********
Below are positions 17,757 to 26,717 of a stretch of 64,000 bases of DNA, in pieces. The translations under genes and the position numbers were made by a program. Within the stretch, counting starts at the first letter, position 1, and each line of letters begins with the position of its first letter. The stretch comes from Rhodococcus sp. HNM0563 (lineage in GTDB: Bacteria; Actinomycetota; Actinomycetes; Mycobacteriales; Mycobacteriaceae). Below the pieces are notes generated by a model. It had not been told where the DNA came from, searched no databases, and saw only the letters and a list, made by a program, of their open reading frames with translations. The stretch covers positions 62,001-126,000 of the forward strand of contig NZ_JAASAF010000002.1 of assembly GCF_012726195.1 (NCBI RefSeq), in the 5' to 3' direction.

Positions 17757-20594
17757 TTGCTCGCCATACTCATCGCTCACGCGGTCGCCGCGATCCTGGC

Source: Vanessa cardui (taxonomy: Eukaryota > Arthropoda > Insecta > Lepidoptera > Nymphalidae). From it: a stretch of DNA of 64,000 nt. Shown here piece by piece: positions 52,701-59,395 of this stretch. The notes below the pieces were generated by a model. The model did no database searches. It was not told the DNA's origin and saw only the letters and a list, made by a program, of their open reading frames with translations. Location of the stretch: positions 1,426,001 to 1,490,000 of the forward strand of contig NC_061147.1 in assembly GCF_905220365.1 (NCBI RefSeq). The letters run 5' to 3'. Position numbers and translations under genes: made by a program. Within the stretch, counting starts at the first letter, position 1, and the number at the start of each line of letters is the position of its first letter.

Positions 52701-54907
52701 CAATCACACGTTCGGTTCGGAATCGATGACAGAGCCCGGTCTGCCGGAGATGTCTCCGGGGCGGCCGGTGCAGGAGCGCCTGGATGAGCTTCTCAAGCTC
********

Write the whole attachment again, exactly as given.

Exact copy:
Below are positions 17,757 to 26,717 of a stretch of 64,000 bases of DNA, in pieces. The translations under genes and the position numbers were made by a program. Within the stretch, counting starts at the first letter, position 1, and each line of letters begins with the position of its first letter. The stretch comes from Rhodococcus sp. HNM0563 (lineage in GTDB: Bacteria; Actinomycetota; Actinomycetes; Mycobacteriales; Mycobacteriaceae). Below the pieces are notes generated by a model. It had not been told where the DNA came from, searched no databases, and saw only the letters and a list, made by a program, of their open reading frames with translations. The stretch covers positions 62,001-126,000 of the forward strand of contig NZ_JAASAF010000002.1 of assembly GCF_012726195.1 (NCBI RefSeq), in the 5' to 3' direction.

Positions 17757-20594
17757 TTGCTCGCCATACTCATCGCTCACGCGGTCGCCGCGATCCTGGC

Source: Vanessa cardui (taxonomy: Eukaryota > Arthropoda > Insecta > Lepidoptera > Nymphalidae). From it: a stretch of DNA of 64,000 nt. Shown here piece by piece: positions 52,701-59,395 of this stretch. The notes below the pieces were generated by a model. The model did no database searches. It was not told the DNA's origin and saw only the letters and a list, made by a program, of their open reading frames with translations. Location of the stretch: positions 1,426,001 to 1,490,000 of the forward strand of contig NC_061147.1 in assembly GCF_905220365.1 (NCBI RefSeq). The letters run 5' to 3'. Position numbers and translations under genes: made by a program. Within the stretch, counting starts at the first letter, position 1, and the number at the start of each line of letters is the position of its first letter.

Positions 52701-54907
52701 CAATCACACGTTCGGTTCGGAATCGATGACAGAGCCCGGTCTGCCGGAGATGTCTCCGGGGCGGCCGGTGCAGGAGCGCCTGGATGAGCTTCTCAAGCTC